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124

The thing that gives XML its power and a lot of its complexity is mixed content. Stuff like this: <p>A <b>fine</b> mess we're in!</p> Don't even try to do that in JSON, or manipulate it in conventional programming languages. They weren't designed for the job. This kind of question usually comes from people who forget that that the ...


83

Your example is broken. You shouldn't have json objects with duplicate keys. What you are looking for is an array with movie objects, like this: [ {"name": "movie1"}, {"name": "movie2"} ] This approach also answers your question. You should return an empty array when the query does not match: [] On the other hand, if you try to get a ...


35

This is a conversation you should be having together, discussing the requirements and pros and cons of different formats. If one side or the other is dictating what happens, you're going to end up with bad software and an unhappy team.


31

Usually I would return number of records in result as metadata. I am not sure if that is normal REST practice, but it is not much extra data, and it is very precise. Usually there is pagination for lots of services, it is impractical to return huge resultset at once. Personally I am annoyed when there is pagination for small result sets.. If it is empty, ...


28

JSON is notation for an object. Not an object itself. A "JSON Object" is a String in JSON notation. That's not redundant. Saying "JSON String" would be more clear than "JSON Object". But they would mean the same thing. "JSON Object" can be shorthand for "JSON-serialized Object". It's a common-enough elision of confusing words.


28

The main difference, I think, is in the fact that XML is designed to be self-explaining with its dtd's and everything. With JSON, you have to assume alot about the data you are receiving.


16

A literal translation to JSON is often less succinct and less clear. Consider: <foo> <x:bar x:prop1="g"> <quuz /> </bar> </foo> The most effective JSON representation I have seen of this: {"localName":"foo", "children": // you need to have a special array to hold all children [ {"localName": "bar", ...


16

Size is not so much of an issue, the ability to query and maintain the data however is. If, for example, Greenhaven Press decides they want to change their name to Greenhaven Press International, you'll have to find the record, deserialize it, change it, serialize it, pump it back into the database. Consider this: does storing these objects as serialized ...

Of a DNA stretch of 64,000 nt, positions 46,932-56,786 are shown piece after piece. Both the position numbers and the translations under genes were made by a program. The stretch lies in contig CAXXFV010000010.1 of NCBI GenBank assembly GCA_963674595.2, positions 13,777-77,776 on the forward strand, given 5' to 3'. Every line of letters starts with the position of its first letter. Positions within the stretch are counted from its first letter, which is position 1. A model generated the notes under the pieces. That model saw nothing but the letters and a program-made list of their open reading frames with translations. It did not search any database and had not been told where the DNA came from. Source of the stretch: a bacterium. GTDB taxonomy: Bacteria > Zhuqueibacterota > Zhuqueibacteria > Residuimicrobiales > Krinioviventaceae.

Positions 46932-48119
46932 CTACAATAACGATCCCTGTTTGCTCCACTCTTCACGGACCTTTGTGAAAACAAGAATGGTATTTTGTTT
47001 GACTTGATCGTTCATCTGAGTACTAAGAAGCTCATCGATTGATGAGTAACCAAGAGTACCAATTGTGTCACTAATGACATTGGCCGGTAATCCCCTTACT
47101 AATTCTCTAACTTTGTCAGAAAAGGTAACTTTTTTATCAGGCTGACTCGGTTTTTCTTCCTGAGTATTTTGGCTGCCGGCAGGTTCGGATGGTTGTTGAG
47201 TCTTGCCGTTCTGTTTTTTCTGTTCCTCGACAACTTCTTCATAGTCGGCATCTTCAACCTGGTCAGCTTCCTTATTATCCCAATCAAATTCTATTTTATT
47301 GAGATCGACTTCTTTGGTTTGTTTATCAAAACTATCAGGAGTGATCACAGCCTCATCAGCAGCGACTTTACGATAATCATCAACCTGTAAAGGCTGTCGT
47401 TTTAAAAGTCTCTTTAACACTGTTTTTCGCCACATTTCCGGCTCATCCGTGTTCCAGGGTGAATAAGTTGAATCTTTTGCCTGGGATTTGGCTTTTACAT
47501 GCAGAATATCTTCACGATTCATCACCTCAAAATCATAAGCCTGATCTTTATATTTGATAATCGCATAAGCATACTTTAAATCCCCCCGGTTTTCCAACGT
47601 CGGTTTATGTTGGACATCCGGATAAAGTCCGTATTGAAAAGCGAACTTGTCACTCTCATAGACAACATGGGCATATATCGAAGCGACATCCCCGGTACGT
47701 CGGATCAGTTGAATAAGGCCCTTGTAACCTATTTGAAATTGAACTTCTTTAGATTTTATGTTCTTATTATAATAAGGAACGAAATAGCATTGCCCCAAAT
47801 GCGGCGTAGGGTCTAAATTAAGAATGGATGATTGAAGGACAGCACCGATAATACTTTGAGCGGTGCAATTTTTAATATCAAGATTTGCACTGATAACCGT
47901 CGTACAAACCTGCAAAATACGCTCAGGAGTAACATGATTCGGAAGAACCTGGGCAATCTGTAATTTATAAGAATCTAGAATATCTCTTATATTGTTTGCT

15

JSON has a few advantages: It's a structured format, which can be validated and parsed with existing, mature tools. It can speak easily to JavaScript, which makes it very useful for AJAX communication. It's extremely simple and lightweight. Anything you'd want to use XML data interchange for, JSON is generally a better alternative. My rule of thumb is, ...


13

JSON is just a data-interchange format based on JavaScript. REST is an architecture style whereas OData is a specific implemenation of REST designed to generate and consume data, which supports two formats, AtomPub and JSON. So the difference between JSON with plain REST and OData are the options in OData for data manipulation eg, if we query data using ...


12

XML really is a pretty horrible way to represent structured data, but unfortunately it gets (ab)used quite a lot by a lot of developers and websites. So if you're only working with your own stuff, then by all means, stick to JSON and save yourself the hassle. But you still need to learn XML for those times when you end up having to interoperate with ...


12

JSON and XML are both ways of formatting data. Both are capable of doing it perfectly well, so can JSON do everything XML does? Yes. But..... A more relevant question might not be what XML/JSON can do, but rather, what can you do with XML/JSON. There are several things you can do with XML that I don't think you can with JSON, such as translate with XLST, ...


11

There's a lot of functionality using XSLT that may not be possible with JSON. So, if they're not functionally equivalent they couldn't replace each other.


11

If this is JSON, you should really consider returning an Array of objects. This has many advantages including that when you have no records it is an empty array. So when you have records, you would be returning: [ {"name": "Ghostbusters"}, {"name": "Indiana Jones"} ] And when you have no records, you would be returning: [ ...


11

If you execute operation successfully, but it doesn't have anything to return, such as empty map {} or empty array [] I would prefer to respond with 204 response code, here is excerpt from HTTP Status Code Definitions spec: The server has fulfilled the request but does not need to return an entity-body, and might want to return updated metainformation. ...


11